SANDISFIELD -- A state official this week said a plan by Tennessee Gas Co. to install a third natural gas pipeline through the town would have significant environmental impact.
In a public hearing at Town Hall, Department of Conservation and Recreation Ecology Director Nancy Putnam laid out a series of environmental concerns about the proposal -- and she took the company to task for not properly maintaining the right of way for its two existing pipelines that pass through the town.
"The wetlands along the [existing lines] are not being protected. Vehicles are passing through those areas continually," she said. "This is not typically allowed in Massachusetts. You're supposed to be following best management practices."
The company is seeking to add a 3.8-mile, 36-inch diameter storage loop to one of Sandisfield's two existing gas lines in order to supply its Connecticut markets.
It's part of an $81 million Connecticut Expansion Project, 13 total miles of new line for which the company seeks approval by the Federal Energy Regulatory Commission. The company has said Sandisfield stands to gain around $100,000 annually in new tax revenue.
The project is separate from a new pipeline the company is proposing from Richmond through northern Massachusetts.
Sandisfield residents voted unanimously to "stand in opposition" to the company's plan at annual town meeting late last month.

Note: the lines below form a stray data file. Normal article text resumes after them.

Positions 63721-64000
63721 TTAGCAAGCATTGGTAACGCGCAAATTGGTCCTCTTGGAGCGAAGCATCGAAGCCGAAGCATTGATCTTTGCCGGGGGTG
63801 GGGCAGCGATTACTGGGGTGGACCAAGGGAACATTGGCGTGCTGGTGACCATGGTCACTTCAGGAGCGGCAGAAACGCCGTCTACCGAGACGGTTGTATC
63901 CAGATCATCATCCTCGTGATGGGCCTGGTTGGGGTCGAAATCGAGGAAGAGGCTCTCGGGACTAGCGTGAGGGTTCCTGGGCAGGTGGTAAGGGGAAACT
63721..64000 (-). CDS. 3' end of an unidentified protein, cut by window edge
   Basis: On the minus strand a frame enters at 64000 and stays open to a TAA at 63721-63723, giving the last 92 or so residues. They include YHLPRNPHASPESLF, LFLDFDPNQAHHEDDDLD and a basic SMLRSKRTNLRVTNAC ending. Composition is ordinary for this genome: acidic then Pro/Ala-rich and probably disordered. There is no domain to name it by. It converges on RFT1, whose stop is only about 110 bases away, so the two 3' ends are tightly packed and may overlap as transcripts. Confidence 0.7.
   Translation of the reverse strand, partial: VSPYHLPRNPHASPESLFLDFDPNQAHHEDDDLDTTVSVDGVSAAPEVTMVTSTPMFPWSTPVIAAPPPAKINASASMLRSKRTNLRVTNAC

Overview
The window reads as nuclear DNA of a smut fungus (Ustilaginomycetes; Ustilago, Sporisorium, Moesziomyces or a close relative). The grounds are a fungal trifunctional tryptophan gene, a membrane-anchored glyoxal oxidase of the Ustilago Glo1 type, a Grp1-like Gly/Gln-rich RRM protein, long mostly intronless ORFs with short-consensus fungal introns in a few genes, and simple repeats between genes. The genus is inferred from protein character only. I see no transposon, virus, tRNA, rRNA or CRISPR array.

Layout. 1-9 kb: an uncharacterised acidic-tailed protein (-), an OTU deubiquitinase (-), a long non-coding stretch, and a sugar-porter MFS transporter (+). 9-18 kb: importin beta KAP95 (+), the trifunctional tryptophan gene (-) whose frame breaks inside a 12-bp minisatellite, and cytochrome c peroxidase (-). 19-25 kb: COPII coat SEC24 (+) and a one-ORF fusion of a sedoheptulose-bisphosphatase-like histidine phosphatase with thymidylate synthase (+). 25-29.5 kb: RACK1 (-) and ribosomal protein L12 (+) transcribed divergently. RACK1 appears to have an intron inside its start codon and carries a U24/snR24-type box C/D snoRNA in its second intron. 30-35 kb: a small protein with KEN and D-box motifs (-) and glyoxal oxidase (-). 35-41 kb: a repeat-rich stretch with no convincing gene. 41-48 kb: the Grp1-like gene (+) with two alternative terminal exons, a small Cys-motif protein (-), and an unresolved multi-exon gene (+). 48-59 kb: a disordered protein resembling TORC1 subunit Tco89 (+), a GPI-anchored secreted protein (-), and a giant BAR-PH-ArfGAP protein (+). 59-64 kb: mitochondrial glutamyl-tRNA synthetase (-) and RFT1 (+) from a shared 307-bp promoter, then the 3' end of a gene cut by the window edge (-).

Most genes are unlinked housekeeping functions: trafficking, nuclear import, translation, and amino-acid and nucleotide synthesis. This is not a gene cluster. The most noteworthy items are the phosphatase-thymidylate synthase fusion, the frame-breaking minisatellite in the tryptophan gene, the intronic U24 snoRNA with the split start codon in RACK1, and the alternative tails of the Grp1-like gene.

At last week's hearing, Putnam said the work would adversely affect biodiversity, cause erosion and require the removal of old oak and ash trees that also serve as habitats. Further, she said, the pipeline would traverse and alter numerous wetlands and vernal pools, increase the spread of invasive plant species like phragmites and permanently remove more than one million gallons of water from Spectacle Pond.
Putnam also noted the proposed construction area consists of rocky terrain, mostly, making for rough work -- and tactics.
"I would say the majority of the stretch that has to be cleared is full of large boulders and bedrock," she said. "It's not just a few spots; this is very difficult terrain. The amount of alteration that will have to occur in order for you to flatten it, then actually trench it, is going to be huge."
Company representatives who gave a presentation on the plans at the hearing said they don't anticipate any blasting.
However, project manager Suzan Lacey said, "We are definitely going to have a blasting plan."
Around 15 residents attended Tuesday's meeting, raising concerns similar to those voiced by Putnam.
Putnam and Sandisfield Selectman Patrick Barrett echoed a request for more time for the public to review and submit comments on the 1,000-plus-page project outline prepared by Kinder Morgan, parent company of Tennessee Gas, before it progresses further.
"I don't think it's an unreasonable request," Barrett said. "This is a small town. Unfortunately, we don't have a team of professionals to go through this."
The company had planned to stop taking public comments on the proposal on June 20. However, in the wake of Tuesday's hearing, the company announced it would extend public comment by several weeks until July 3.
Mark C. Gardella, vice president of AECOM, a company Kinder Morgan hired to help plan the project, defended the plans after residents said they'd found habitats and endangered species along the existing pipeline paths in town.
"You're walking down an existing pipeline right-of-way and finding threatened endangered species," Gardella said. "We didn't destroy them previously; they will be here in 20, 30 years. We're not here to destroy the environment."
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